- Although the worst-case outcomes for the investing in the S&P 500® Index seem uninviting, the index has provided reasonable returns the vast majority of the time.
- The worst-case 5-year holding period for the index produced an annualized real return of -13.233%; however, over 80% of the time the 5-year holding period produced a positive real (inflation-adjusted) return.
- Further, the worst-case 45-year holding period for the index produced an annualized real return of only about 3.5%; however, 90% of the time the 45-year holding period produced a solid annualized real return of close to 5% or better.
Alternative View, Same Data
A rigorous study of the long-term returns of the S&P 500® Index yields an understanding that the index, on average can provide passive investors with favorable returns in the range of 6-7% per year on average including dividends, even after adjusting for inflation, but before taxes and fees. In Part 3 of this series, we studied various holding periods for this index ranging from 5 years to 45 years and noted that the longer the holding period, the lower the chances of losing money, and the greater the chances of hitting this 6-7% average, inflation-adjusted return. So if you’re investing for retirement, or even Investing Forever, all the better. Nevertheless, the worst-case outcomes for the index are, at first sight poor (as we’ll review again in Table 2 below).
In Table 1 below, we provide an alternative way of dissecting the same data that we studied in Part 3, so let’s see what else we can infer based about this alternative vantage point.
The 45 Year column includes all of the inflation-adjusted returns of the S&P 500® Index for each 45 year period starting from 1871 and going through 2018, rolling forward one month at a time.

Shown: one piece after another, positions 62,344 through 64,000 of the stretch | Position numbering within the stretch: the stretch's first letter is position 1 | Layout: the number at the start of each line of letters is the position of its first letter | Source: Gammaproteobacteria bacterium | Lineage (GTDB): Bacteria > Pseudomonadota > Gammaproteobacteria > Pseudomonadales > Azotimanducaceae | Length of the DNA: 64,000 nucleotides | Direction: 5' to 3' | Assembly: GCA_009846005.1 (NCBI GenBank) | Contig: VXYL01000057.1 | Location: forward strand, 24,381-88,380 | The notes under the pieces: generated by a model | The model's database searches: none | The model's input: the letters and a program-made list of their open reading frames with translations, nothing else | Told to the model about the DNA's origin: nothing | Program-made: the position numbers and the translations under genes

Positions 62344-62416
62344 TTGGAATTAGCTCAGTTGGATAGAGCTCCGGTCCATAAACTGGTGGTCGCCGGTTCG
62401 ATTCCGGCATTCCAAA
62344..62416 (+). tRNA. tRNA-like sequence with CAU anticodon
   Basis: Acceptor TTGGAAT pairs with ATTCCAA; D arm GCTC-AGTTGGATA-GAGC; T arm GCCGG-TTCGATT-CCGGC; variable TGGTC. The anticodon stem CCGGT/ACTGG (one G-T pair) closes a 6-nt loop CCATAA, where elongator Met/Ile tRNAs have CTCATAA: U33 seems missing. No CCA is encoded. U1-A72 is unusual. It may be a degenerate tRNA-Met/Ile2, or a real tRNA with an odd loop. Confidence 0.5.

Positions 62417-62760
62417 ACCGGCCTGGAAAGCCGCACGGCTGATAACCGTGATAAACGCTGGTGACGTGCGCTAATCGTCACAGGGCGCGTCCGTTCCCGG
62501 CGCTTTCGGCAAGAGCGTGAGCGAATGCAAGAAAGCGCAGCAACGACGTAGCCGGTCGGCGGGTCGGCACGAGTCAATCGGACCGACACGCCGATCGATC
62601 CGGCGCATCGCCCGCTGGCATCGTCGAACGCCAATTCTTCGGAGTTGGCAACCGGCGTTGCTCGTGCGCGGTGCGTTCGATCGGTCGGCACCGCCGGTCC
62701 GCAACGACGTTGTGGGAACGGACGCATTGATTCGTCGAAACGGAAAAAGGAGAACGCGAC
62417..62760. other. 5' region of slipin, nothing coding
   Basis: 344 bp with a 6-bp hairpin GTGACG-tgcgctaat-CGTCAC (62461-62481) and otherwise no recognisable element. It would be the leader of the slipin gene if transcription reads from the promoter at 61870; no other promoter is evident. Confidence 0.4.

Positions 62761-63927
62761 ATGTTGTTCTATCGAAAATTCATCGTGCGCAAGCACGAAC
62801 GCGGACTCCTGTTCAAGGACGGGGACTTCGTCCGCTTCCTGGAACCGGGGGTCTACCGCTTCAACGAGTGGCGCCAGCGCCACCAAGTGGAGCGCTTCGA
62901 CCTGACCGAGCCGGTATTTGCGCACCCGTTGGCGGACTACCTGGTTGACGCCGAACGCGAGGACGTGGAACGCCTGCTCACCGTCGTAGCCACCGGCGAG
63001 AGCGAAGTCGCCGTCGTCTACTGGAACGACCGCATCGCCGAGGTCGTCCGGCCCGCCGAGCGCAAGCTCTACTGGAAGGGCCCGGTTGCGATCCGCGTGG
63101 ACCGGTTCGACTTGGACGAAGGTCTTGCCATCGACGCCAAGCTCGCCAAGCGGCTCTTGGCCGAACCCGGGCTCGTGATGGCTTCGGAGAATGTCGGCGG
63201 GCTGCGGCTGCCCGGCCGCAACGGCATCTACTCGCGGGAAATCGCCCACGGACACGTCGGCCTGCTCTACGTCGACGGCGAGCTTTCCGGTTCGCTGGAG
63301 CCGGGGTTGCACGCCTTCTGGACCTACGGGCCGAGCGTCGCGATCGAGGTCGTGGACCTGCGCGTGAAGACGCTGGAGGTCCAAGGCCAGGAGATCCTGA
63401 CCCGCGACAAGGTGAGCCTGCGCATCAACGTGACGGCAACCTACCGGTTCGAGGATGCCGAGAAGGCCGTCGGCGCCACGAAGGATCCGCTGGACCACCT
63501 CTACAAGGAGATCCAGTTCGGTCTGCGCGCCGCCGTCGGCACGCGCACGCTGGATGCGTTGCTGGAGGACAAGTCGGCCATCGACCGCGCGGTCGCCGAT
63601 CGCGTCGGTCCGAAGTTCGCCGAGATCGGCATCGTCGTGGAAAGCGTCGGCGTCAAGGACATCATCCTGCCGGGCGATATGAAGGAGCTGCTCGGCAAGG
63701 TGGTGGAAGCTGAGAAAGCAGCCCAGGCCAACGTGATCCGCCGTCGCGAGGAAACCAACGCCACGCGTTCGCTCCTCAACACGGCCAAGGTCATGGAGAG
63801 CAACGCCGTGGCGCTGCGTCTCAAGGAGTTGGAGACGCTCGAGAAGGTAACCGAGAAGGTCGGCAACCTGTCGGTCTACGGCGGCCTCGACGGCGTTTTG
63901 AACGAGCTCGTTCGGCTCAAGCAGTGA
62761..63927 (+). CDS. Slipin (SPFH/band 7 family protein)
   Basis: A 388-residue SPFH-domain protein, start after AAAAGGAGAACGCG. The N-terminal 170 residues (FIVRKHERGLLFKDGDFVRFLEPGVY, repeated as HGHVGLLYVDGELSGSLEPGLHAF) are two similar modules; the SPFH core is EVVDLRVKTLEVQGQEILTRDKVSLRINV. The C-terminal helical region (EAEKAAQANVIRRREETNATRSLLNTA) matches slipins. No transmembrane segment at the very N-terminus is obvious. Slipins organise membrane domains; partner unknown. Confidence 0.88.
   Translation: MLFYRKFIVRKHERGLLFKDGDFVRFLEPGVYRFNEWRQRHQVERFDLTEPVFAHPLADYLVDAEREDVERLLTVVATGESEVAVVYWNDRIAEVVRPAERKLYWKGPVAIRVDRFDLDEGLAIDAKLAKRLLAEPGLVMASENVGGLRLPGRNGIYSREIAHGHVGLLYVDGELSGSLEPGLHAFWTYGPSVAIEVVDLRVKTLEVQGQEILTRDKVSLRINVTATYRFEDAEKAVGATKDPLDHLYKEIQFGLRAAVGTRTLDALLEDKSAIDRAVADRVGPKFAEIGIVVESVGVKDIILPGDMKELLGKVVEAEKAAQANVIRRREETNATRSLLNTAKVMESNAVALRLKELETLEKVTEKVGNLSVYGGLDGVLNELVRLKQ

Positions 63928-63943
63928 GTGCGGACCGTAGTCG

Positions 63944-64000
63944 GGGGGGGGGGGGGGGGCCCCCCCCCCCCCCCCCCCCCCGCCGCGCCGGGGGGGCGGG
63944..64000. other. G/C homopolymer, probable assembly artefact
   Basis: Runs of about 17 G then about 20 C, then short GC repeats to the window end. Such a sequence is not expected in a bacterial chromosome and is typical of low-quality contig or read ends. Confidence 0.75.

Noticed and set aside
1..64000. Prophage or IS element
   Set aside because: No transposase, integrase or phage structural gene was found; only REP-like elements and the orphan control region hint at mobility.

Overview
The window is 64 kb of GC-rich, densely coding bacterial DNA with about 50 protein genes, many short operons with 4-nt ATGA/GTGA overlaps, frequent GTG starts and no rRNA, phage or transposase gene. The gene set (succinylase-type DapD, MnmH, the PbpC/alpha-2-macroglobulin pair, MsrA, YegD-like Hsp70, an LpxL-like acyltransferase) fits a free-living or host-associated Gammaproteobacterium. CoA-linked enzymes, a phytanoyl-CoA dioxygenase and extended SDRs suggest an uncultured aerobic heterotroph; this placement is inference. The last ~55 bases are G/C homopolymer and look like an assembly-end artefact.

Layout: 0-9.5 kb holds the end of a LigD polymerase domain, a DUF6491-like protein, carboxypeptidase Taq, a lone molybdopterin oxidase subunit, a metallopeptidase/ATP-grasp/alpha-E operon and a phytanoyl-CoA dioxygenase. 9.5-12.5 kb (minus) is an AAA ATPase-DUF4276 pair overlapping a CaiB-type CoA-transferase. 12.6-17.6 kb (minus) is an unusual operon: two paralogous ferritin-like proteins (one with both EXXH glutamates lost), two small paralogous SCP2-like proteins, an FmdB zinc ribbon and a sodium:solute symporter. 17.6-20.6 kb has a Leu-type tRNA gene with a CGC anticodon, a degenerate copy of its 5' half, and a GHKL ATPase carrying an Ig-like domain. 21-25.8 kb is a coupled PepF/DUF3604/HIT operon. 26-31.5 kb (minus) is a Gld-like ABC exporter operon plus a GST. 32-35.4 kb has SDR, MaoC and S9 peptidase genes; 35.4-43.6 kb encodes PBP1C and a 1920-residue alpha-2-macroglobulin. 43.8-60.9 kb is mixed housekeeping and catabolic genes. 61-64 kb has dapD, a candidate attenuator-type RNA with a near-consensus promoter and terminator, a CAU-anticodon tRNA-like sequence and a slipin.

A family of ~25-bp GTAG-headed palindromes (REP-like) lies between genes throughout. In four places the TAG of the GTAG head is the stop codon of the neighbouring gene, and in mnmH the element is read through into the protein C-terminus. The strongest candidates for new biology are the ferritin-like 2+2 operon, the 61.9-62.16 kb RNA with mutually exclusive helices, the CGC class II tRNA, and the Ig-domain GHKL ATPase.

The first row, labeled 90%, signifies that 90% of the returns for a given column are greater than or equal to this value. For example, 90% of the time the 45 Year real return for the index was greater than or equal to 4.918% over this historical period.
Similarly, 10% of the time the 45 year real return was greater than or equal to 8.086%; and 50% of the time the 45 year real return was greater than or equal to 6.138% (which represents the mathematical median of this holding period).
In Table 2 below, for reference purposes we show the minimum and maximum annualized real returns for a given holding period.
Again, these tables were created from an online calculator provided by DQYDJ, so feel free to play around with my assumptions in order to explore on your own. Further, the data for this analysis goes back to 1871, well before the S&P 500® Index was created so there has been some extrapolation and interpretation done on the part of DQYDJ in order to assemble and analyze this particular dataset.
From this alternative view of the rolling-period data we can draw some additional insights.
- Although the worst-case, 5-year annualized real return is significantly negative at -13.233%, 80% of the time, the 5-year return is positive.
- And although the worst-case, 15-year annualized real return is negative at -2.133%, 90% of the time, the 15-year return is positive.
- And although the worst-case, 45-year annualized real return seems unimpressive at 3.539%, 90% of the time, the 45-year return is greater than or equal to 4.918%.
So even though the worst-case holding periods for the S&P 500® Index seem unappealing, for any given holding period, 90% of the time, the annualized real returns of the index are not as bad as one would think. But for added color on this point, in Part 5 of this series we’ll begin to provide some insight into just how much wealth we might generate based upon some of these various outcomes for the index.